24 June 2019


Judgments

Central Administrative Tribunal

Ashwani Rana and Ors. Vs. Govt. of NCT of Delhi and Ors.

MANU/CA/0655/2017

22.09.2017

Service

It is settled law that, rules once framed, cannot be modified by executive orders

The Applicants were candidates for the post of Head Constable (Male) in Transport Department, for which selection process was initiated by the Respondents, vide Advertisement. They were belonging to the OBC category. They appeared in the written examination. The result of the same was declared in which the applicants obtained first and second rank in the OBC category. Vide letter dated 9th June, 2016, which the applicants claim was received by them on 13th June, 2016, they were informed that, physical test was scheduled for 15-16 June, 2016. The applicants appeared for the physical test on the said dates. However, they were shocked to know that, besides chest and height measurement they were required to participate in a race event in which they had to cover 800 mts in 200 seconds. The applicants claim that, they objected to this by saying that this was not mentioned in the advertisement. However, they were told to participate in the same, failing which they would be excluded from the selection process. They were also told that, instruction regarding the race event had been uploaded on the website of the respondents and the candidates were supposed to peruse the same. The applicants participated in the race event but could not succeed in the same. They submitted a representation to the Respondents in which they stated that the race event was illegal and that the selection could not be declared based on the same.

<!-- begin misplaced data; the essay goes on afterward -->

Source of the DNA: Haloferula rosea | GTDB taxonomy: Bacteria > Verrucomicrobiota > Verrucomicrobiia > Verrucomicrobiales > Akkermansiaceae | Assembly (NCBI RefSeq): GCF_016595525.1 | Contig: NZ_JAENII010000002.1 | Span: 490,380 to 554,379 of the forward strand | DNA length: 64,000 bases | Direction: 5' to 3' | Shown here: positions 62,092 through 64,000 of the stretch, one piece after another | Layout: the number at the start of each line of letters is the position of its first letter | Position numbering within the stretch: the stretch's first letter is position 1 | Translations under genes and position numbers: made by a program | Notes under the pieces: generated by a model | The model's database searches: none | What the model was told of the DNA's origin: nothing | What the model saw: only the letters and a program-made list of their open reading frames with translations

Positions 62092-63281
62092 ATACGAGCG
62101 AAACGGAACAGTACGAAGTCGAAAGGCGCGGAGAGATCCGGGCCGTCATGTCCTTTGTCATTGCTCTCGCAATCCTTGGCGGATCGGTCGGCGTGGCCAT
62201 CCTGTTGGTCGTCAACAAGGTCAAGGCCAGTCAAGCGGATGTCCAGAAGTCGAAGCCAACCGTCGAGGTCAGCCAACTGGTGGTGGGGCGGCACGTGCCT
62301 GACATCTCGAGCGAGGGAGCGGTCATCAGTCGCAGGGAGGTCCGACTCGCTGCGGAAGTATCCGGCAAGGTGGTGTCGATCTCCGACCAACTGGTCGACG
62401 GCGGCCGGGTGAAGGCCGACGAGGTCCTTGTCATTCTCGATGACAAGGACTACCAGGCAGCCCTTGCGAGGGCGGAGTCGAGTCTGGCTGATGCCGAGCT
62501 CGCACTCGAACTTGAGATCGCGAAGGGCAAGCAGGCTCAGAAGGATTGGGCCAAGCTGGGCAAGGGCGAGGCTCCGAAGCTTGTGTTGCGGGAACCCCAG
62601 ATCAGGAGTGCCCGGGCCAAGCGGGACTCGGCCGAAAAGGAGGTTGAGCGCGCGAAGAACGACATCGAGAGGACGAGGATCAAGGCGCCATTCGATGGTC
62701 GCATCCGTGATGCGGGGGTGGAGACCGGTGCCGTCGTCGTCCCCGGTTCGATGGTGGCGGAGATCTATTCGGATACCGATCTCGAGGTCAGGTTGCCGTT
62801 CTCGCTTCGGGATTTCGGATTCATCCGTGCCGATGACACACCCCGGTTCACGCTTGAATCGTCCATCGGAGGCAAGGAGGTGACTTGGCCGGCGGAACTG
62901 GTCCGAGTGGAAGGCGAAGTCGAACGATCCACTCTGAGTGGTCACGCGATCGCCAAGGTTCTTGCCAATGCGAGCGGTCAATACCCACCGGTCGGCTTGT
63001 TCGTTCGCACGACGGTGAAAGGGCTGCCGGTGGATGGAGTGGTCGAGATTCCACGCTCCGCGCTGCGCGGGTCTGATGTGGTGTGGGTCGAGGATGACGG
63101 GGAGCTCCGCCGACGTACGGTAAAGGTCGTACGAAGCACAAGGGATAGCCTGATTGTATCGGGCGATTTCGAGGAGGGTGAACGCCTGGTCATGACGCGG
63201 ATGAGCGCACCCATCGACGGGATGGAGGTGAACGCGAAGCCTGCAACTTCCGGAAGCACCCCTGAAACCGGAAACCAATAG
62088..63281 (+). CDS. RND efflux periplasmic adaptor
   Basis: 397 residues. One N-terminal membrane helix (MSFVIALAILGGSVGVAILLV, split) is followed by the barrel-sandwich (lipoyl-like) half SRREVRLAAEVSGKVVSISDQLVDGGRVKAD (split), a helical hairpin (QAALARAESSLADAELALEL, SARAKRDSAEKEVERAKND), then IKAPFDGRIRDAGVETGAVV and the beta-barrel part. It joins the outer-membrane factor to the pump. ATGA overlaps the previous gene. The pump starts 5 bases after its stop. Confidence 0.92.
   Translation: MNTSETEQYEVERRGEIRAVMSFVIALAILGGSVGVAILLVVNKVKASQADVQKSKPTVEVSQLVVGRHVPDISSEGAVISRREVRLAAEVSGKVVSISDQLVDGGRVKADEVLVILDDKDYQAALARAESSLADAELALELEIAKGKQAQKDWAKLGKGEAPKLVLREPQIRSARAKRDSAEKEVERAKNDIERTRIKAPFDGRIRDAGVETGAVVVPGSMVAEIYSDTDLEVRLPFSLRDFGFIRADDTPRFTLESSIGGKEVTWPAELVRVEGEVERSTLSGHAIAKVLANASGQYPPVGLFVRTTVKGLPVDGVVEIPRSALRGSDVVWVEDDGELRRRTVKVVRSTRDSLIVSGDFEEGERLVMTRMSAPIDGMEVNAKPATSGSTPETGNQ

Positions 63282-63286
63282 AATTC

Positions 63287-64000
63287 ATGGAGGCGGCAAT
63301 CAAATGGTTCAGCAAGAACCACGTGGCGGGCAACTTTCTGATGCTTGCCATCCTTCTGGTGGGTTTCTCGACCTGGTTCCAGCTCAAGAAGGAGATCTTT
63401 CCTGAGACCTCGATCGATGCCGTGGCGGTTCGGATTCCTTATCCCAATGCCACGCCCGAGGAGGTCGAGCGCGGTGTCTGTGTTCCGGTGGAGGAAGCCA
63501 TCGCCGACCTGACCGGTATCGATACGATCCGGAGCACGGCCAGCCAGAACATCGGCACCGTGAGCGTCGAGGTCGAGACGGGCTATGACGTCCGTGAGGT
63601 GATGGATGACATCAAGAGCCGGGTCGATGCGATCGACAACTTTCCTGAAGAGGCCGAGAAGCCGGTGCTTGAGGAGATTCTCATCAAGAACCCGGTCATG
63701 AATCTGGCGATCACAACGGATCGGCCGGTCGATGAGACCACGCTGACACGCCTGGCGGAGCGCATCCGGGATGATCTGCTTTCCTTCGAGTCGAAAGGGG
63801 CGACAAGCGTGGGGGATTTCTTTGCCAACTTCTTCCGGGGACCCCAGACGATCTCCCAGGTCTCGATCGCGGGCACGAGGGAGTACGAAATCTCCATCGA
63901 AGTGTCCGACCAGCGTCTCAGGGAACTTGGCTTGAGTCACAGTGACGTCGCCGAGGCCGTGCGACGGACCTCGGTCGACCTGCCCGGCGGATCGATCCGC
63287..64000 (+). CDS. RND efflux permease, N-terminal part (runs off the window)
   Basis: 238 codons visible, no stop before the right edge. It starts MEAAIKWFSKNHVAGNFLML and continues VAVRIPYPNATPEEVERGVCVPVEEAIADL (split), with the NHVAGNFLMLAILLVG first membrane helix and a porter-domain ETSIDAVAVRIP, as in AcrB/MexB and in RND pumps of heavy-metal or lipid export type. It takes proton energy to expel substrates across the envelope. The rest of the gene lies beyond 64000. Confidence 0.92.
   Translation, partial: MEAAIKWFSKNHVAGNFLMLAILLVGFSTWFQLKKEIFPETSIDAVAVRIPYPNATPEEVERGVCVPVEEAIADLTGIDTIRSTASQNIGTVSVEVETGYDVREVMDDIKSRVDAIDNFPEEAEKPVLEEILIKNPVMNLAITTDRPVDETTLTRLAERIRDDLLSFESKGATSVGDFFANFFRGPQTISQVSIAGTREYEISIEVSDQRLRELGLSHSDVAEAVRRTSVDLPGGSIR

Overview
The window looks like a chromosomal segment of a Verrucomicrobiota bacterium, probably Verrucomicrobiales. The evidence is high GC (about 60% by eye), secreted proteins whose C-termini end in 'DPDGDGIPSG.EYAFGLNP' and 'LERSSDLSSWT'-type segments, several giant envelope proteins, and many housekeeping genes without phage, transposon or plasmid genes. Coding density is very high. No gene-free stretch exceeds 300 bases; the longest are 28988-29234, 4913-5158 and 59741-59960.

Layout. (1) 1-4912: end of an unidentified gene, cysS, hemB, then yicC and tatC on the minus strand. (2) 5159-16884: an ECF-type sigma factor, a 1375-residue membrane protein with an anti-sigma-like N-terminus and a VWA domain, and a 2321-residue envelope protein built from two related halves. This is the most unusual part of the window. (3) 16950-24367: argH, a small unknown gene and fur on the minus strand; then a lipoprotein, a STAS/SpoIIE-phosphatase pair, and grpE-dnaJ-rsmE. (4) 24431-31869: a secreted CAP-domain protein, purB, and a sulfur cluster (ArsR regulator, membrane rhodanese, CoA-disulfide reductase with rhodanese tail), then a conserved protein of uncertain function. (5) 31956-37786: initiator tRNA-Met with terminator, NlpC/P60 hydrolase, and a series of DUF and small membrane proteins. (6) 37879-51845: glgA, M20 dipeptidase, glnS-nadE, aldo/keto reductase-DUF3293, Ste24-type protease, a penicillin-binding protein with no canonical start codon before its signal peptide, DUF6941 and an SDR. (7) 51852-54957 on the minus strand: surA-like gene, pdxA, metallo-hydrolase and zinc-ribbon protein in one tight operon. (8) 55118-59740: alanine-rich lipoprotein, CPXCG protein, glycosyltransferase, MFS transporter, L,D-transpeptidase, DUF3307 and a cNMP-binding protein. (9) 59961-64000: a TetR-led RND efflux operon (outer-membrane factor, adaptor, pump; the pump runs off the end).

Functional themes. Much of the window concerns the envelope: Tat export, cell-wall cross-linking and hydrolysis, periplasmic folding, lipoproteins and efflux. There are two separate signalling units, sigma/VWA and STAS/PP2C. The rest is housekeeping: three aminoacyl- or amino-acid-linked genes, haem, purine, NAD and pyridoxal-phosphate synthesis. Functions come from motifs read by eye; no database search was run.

Rules once framed, cannot be modified by executive orders. Nothing can be added or taken away from the rules by issue of executive orders. While gaps in the Recruitment Rules (RRs) can be covered by issue of executive orders but these instructions must be issued in exercise of Executive Power of the State under Article 162 of the Constitution.